Technology, OTOH, has liberated humans from the grind of evolution, such that even self satisfied prats like Farrelly could survive to wank on about things other than architecture.  Fortunately the type generally doesn’t tend to breed.

      Posted by entropy on 2007 02 28 at 06:40 AM • permalink


    1. Bears starving?  The seals rejoice.

      Posted by anthony_r on 2007 02 28 at 07:13 AM • permalink


    1. We all know that prior to mankinds appearance on earth all animals lived in peace and there was no suffering in nature.  Now we are here, and the polar bears are weeping tears of blood for Gaia.  We must atone for our sins.. who will save us???

      /Al Gore enters, stage left

      Fear not, guilty young human, for I am Carbon Offset man and I am here to make some money save the world!  Have you seen my new DVD, an Incovenient Truth?  Its available in all good (but also evil) global coorporate video chains now!

      Posted by bondo on 2007 02 28 at 07:29 AM • permalink


    1. #12 bondo, that’s brilliant!!

      Carbon Offset Man. With a cape made of polar bear skins.

      Need a damn HUGE phone booth to change in though.

      Posted by Pogria on 2007 02 28 at 08:06 AM • permalink


    1. Okay, we have Captain Kyoto, who’s got a photo of Carbon Offset Man?

      Posted by Nilknarf Arbed on 2007 02 28 at 08:16 AM • permalink


    1. Post-modernist bears – surely they would have to be gay. No wonder they are facing extinction.

      Posted by Contrail on 2007 02 28 at 08:17 AM • permalink


    1. The icepack is nothing but a social construction anyway. Complaints about its deconstruction privilege existing power relations between bears and seals.

      Posted by Paul Zrimsek on 2007 02 28 at 09:03 AM • permalink


    1. here he is- the C.O.M don, aka President of the alternative universe, Saviour of the world and the wintersmith-Big Al

      Posted by eeniemeenie on 2007 02 28 at 09:47 AM • permalink


    1. Generally, only pregnant polar bears hibernate. (See the last section of this link at the page bottom, above the list of bear-type links. But read it all, too, like polar bears can swim about 100km without a problem.)


      (And I decided to Google “polar bears hibernate hibernation” because it sounds pretty stupid to hibernate in winter when that’s the best time of the year for hunting on ice. So suspicions confirmed about Liz’s research, even if it was just a throw-away line to start the column and not its main purpose.)

      Posted by andycanuck on 2007 02 28 at 09:51 AM • permalink



    1. Ogden Nash

      Adventures Of Isabel

      Isabel met an enormous bear,
      Isabel, Isabel, didn’t care;
      The bear was hungry, the bear was ravenous,
      The bear’s big mouth was cruel and cavernous.
      The bear said, Isabel, glad to meet you,
      How do, Isabel, now I’ll eat you!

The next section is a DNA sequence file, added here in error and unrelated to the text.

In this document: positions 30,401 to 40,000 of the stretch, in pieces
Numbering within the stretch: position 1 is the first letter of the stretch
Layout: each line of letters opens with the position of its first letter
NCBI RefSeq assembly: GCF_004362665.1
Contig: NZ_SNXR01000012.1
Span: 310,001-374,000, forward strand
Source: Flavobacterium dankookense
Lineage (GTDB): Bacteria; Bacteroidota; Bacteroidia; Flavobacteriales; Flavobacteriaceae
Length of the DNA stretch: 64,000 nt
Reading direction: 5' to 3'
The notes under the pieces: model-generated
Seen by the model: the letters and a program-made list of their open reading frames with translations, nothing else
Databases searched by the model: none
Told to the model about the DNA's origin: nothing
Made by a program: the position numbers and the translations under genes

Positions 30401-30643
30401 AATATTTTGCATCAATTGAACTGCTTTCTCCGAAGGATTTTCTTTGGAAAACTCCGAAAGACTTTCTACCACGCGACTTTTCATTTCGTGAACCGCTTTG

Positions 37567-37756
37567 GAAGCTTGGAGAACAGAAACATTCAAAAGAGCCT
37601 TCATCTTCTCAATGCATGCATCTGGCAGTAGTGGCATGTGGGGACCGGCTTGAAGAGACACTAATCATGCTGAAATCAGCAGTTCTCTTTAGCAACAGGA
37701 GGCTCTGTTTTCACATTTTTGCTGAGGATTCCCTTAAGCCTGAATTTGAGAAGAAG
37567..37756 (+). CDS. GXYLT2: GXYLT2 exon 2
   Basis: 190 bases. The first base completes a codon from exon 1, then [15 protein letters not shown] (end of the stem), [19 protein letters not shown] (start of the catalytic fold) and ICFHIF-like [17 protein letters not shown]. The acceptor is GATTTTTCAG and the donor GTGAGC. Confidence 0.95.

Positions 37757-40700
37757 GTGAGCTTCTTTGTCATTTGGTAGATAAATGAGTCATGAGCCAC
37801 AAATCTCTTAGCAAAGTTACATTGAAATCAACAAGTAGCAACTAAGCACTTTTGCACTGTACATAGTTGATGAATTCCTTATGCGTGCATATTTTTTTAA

Isabel, Isabel, didn’t worry.
      Isabel didn’t scream or scurry.
      She washed her hands and she straightened her hair up,
      Then Isabel quietly ate the bear up.

      Posted by joe bagadonuts on 2007 02 28 at 10:04 AM • permalink


    1. Hibernating polar bears. Wow. Another media hack who can’t do even the most basic research.

      Posted by Crispytoast on 2007 02 28 at 10:55 AM • permalink


    1. The ‘postmodern polar bear’ has learnt to live in a world of shifting identities. The concept, ‘polar Bear’, after all, is a discourse, a construction it finds problematic. Why not move north and become a sheepdog like Babe? Or make a documentary on a subject it knows fuck all about? The polar bear has learned that being a predator is fascist.  It no longer seeks to impose its will on other creatures by violence or by the maintenance of ‘truth regimes’. It no longer has any will at all.

      It also knows that the root cause of the emnity seals feel for it is its fear of the seal ‘other’. The fear and loathing of the not-polar bear. The postmodern polar bear has discovered complexity and sits on its floe abolishing the sins of the killer whale by reflecting on its own past.  It knows that the only evil is to find some things ‘good’ and some things ‘bad’. Have many dead seals lie at the foot of truth?

      The ice was never white but only shades of grey.

      Posted by Inurbanus on 2007 02 28 at 11:42 AM • permalink


    1. Pity the postmodern moonbat, waking famished from months of dreaming stuff up only to find reality melting underfoot, with a hundred wpm rant before breakfast and the likelihood then of being too weak to manufacture another lie, falsehood or forgery.

      Posted by alien kiwi on 2007 02 28 at 12:47 PM • permalink


    1. LOL! How many brain-numbing lectures did you have to sit through, Inurbanus?

      Posted by Spiny Norman on 2007 02 28 at 12:50 PM • permalink


    1. “as any six-year-old knows, all water is rhythmically premetabolised”

      Well guess I’m dumber than a six year old, I had to google this but alas with no results. So if anyone can educate me I would appreciate it.

      Posted by alien kiwi on 2007 02 28 at 01:22 PM • permalink


    1. “Pity the postmodern polar bear…”

      I don’t pity animals that would happily kill and eat me.

      Posted by Dave Surls on 2007 02 28 at 01:37 PM • permalink


    1. Pity those readers endowed with logical abilities.

      Posted by moptop on 2007 02 28 at 02:20 PM • permalink


    1. This is tragic, if the polarbears drown we won’t be able to turn them into blankets.